The Macro Side of Microfinance

“Microcredit has given rise to its own breed of loan sharks,” groused Muhammed Yunus, Nobel Prize winner and the father of microfinance. These comments came in January, 2011 after the revelation that about 20 farmers in the Indian state of Andhra Pradesh had committed suicide due to over indebtedness and ruthless loan collection methods. An investigation by Associated Press (AP), identified Swayam Krishi Sangam (SKS) Microfinance, once the biggest microfinance company in India, as one of the main causes of these suicides, including sordid details of how their loan collection officers had allegedly driven their clients to death. SKS has refuted these allegations, having been exonerated from 14 out of 15 alleged suicide cases.

Credit: ING Banking

In order to stem the number of suicides, the Andhra Pradesh government issued the Andhra Pradesh Microfinance Institutions Act (Regulation of Moneylending Act) in October 2010. The act stated that every microfinance institution was required to report their purpose of business, loan interest rates, management system, collection rates and persons in charge of loan underwriting and collection to the government within 30 days of the issuance of the Act. If private sectors MFIs failed to comply with these regulations, the government would have the authority to bar these MFIs from doing business. However, as the state government began to regulate the private MFIs, they failed to consider the impact that government actions could have on the rest of the clients who had benefitted from the presence of the MFIs. Loan repayment rates for SKS plummeted from 99% to 42%, and MFIs suffered extreme losses and a hike in their operating costs. The only way the MFIs could cover their losses were by raising interest rates, which hurt the already vulnerable population who relied on these MFIs as their main source of credit.

Microfinance practitioners have long agreed on the limited role the state should play in microfinance operations. However, from the case of Andhra Pradesh, there are also reasons why the state should not assume the role of an observer. Drawing from successful examples, how else could the state and private microfinance institutions cooperate to develop the industry?

Firstly, to ensure clients do not get over indebted, the state could cooperate with private microfinance institutions to set up credit bureaus, which monitor the borrowing activities and credit history of clients. Risk of overindebtedness is reduced for both the microfinance institution and the clients when loan officers are more concerned with the creditworthiness of the potential client. Clients are also incentivized to make timely repayments keep their credit ratings high. In Guatemala, there have been attempts to link credit bureaus with the Ministry of Economy, to promote the sharing of credit information in order to reduce risk in the credit portfolios of the microfinance institutions. One such credit bureau in Guatemala, the West Central Credit Risk Station, has helped microfinance institutions reduce their loan default rates from 50% to 6%. India has also set up credit bureaus; however, the largest, Credit Information Bureau (India) Limited (CIBIL), has managed to cover only 44 million consumers, a fraction of India’s population.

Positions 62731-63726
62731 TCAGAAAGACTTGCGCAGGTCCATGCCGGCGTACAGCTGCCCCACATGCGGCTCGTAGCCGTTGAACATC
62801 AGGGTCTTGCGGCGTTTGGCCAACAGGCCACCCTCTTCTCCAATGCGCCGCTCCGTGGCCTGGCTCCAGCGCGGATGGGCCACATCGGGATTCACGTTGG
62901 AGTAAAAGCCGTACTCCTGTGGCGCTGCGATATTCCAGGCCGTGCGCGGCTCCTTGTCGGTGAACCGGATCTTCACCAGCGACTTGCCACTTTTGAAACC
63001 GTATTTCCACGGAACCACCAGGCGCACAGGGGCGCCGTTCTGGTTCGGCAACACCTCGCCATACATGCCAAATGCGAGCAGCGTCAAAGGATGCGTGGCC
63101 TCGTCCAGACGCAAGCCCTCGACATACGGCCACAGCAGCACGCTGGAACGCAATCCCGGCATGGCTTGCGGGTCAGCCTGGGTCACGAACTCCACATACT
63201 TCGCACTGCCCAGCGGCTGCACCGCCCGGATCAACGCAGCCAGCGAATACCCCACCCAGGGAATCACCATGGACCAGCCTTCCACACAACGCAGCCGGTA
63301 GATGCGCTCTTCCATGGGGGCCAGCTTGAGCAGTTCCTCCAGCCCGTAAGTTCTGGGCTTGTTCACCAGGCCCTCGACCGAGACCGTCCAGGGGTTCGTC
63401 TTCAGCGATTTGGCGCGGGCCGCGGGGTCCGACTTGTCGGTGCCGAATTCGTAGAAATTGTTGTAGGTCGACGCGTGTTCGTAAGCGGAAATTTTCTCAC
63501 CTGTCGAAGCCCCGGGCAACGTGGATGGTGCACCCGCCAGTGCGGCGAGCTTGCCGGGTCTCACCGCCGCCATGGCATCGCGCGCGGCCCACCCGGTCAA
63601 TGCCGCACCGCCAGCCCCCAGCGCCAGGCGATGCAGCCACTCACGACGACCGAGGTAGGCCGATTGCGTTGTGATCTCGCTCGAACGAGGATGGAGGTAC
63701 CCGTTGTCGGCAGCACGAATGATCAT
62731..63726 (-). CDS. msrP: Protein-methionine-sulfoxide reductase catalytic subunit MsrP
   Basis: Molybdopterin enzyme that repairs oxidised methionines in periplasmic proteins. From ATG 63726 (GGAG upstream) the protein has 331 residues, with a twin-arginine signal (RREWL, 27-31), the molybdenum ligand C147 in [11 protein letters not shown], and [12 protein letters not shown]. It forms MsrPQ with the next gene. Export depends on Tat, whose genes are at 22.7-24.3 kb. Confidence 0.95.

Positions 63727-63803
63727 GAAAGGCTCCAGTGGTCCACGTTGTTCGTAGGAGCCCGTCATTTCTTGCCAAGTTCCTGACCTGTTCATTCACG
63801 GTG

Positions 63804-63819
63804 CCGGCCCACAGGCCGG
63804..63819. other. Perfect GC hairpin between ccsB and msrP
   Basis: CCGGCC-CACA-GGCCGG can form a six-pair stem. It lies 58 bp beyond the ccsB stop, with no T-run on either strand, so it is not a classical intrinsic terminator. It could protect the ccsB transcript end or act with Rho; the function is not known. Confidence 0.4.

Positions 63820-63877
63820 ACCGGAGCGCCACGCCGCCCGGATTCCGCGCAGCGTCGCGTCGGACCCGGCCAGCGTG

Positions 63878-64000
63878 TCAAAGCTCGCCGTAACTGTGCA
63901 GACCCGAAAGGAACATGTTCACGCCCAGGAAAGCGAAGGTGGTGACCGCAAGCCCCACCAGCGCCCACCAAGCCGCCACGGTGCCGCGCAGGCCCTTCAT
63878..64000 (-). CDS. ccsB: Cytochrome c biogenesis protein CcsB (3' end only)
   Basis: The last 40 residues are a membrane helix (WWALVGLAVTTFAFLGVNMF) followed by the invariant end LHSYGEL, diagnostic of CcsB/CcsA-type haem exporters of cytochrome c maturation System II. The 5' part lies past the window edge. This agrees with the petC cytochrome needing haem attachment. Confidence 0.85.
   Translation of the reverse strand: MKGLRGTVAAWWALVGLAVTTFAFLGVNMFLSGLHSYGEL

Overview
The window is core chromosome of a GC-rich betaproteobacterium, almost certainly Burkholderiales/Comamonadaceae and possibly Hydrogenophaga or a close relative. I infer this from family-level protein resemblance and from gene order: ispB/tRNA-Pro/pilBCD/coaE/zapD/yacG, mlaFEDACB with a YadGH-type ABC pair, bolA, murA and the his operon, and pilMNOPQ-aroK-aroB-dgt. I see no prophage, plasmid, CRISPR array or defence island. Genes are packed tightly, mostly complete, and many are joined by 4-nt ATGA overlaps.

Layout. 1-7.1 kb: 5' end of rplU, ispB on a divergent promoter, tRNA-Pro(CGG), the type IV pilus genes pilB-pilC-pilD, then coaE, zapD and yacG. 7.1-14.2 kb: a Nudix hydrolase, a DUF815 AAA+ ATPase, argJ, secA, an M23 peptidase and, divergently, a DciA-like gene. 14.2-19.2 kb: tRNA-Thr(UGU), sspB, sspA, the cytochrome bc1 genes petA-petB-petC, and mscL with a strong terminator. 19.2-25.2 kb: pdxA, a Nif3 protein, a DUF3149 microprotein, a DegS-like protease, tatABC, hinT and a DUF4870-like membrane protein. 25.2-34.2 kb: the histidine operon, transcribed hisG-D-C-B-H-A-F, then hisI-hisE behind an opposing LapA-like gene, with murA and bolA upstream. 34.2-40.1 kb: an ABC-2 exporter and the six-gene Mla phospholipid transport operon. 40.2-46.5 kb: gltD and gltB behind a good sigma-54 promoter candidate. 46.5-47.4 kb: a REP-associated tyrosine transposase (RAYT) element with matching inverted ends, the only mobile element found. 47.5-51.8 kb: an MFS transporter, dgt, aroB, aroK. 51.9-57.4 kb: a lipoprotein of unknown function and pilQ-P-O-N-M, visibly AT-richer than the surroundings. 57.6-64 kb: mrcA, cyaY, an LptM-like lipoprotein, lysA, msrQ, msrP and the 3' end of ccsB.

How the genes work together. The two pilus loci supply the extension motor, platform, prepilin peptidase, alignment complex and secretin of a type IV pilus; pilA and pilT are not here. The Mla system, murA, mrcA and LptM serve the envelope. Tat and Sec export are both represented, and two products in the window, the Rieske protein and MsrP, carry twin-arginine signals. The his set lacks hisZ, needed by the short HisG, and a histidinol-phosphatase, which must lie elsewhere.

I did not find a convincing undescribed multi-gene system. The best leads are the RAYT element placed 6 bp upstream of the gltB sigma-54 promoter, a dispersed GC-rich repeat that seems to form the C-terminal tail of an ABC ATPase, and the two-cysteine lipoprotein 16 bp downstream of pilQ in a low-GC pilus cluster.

Secondly, while the state can assume a rather important role in regulation, it is important that its presence does not hinder the operations of microfinance institutions. A possible measure would be the establishment of an external agency that monitors the activities of MFIs. The constant vigilance of the state would reduce chances of financial insolvency while protecting clients. Although third-party monitoring has not proven to be a fail-safe method, a good example of how they have managed to regulate microfinance institutions is the case of Banco Solidario (BancoSol), the world’s first private commercial bank specializing in microcredit. BancoSol is monitored by the Superintendency of Banks, with capital and financial reporting requirements similar to traditional banks. By having a third-party monitor their financials, a more objective light is cast on the monetary situation of that bank, with particular attention to the state of their assets. Another such example is the Microcredit Regulatory Authority in Bangladesh, whose work has been publicly endorsed by Muhammed Yunnus himself.

Although microfinance has been receiving some bad press recently, there is room in the industry for public-private cooperation. The strengthening of this relationship only serves to open safer and more financially responsible avenues of credit to the poor, while ensuring a conducive and profitable environment for microfinance institutions to thrive in.


One thought on “The Macro Side of Microfinance

  1. financialservicescommission September 3, 2012 / 5:05 am

    Comprehensive measures need to be followed up, for the microfinance to have effects as intended. My blog (official blog of Korea’s Financial Services Commission) also introduces some microfinance measures being implemented in Korea 🙂

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